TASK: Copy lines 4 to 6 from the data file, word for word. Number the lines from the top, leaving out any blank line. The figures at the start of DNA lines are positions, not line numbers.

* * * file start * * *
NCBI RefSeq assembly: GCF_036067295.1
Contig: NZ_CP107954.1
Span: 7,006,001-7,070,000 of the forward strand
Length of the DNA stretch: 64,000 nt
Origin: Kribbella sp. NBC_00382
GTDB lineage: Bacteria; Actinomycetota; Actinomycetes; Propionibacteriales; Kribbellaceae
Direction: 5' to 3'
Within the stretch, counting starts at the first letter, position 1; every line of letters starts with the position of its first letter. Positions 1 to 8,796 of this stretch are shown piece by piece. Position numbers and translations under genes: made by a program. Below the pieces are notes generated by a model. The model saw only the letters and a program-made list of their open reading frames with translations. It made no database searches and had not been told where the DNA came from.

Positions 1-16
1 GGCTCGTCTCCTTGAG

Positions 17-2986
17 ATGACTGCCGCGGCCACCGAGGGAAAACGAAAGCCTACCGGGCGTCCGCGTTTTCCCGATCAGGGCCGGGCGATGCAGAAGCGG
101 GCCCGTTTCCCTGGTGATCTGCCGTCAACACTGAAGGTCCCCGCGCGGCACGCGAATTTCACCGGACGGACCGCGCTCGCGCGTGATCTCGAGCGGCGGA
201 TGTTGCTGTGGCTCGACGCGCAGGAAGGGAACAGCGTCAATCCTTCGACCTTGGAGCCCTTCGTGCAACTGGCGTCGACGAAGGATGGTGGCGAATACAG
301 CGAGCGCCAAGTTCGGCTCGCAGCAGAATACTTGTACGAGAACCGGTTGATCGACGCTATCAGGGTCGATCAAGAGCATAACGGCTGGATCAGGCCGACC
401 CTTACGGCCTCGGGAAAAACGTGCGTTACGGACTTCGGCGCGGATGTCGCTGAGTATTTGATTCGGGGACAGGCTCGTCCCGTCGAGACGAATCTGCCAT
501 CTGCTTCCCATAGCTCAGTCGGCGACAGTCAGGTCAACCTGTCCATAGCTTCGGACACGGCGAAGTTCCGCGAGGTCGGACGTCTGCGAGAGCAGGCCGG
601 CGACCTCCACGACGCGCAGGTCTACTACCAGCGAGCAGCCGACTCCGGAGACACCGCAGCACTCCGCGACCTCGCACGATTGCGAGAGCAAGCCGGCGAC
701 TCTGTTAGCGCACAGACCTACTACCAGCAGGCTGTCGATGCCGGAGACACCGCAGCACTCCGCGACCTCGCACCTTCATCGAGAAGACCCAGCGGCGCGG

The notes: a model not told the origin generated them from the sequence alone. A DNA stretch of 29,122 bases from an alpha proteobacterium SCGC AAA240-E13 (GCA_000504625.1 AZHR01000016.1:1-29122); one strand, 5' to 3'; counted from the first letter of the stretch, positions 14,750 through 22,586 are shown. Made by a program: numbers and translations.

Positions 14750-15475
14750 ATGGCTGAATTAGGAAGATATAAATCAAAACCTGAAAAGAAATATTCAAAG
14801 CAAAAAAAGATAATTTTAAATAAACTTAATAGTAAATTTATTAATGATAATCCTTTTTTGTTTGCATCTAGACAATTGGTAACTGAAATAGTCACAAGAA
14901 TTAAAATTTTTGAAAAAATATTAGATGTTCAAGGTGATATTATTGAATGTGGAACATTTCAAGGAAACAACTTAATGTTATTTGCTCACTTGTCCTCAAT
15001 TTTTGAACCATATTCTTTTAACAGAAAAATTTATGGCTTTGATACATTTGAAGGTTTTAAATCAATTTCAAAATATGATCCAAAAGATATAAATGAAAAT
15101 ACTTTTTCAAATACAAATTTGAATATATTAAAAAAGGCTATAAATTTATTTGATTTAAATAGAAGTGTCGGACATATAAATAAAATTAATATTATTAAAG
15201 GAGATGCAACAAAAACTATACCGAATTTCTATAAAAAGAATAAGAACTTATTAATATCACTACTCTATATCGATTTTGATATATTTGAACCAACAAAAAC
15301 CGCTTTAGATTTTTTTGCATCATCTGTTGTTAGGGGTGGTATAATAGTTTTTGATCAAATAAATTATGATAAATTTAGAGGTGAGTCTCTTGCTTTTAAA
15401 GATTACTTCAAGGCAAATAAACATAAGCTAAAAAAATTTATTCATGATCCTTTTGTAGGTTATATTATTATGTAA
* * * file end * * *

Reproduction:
Length of the DNA stretch: 64,000 nt
Origin: Kribbella sp. NBC_00382
GTDB lineage: Bacteria; Actinomycetota; Actinomycetes; Propionibacteriales; Kribbellaceae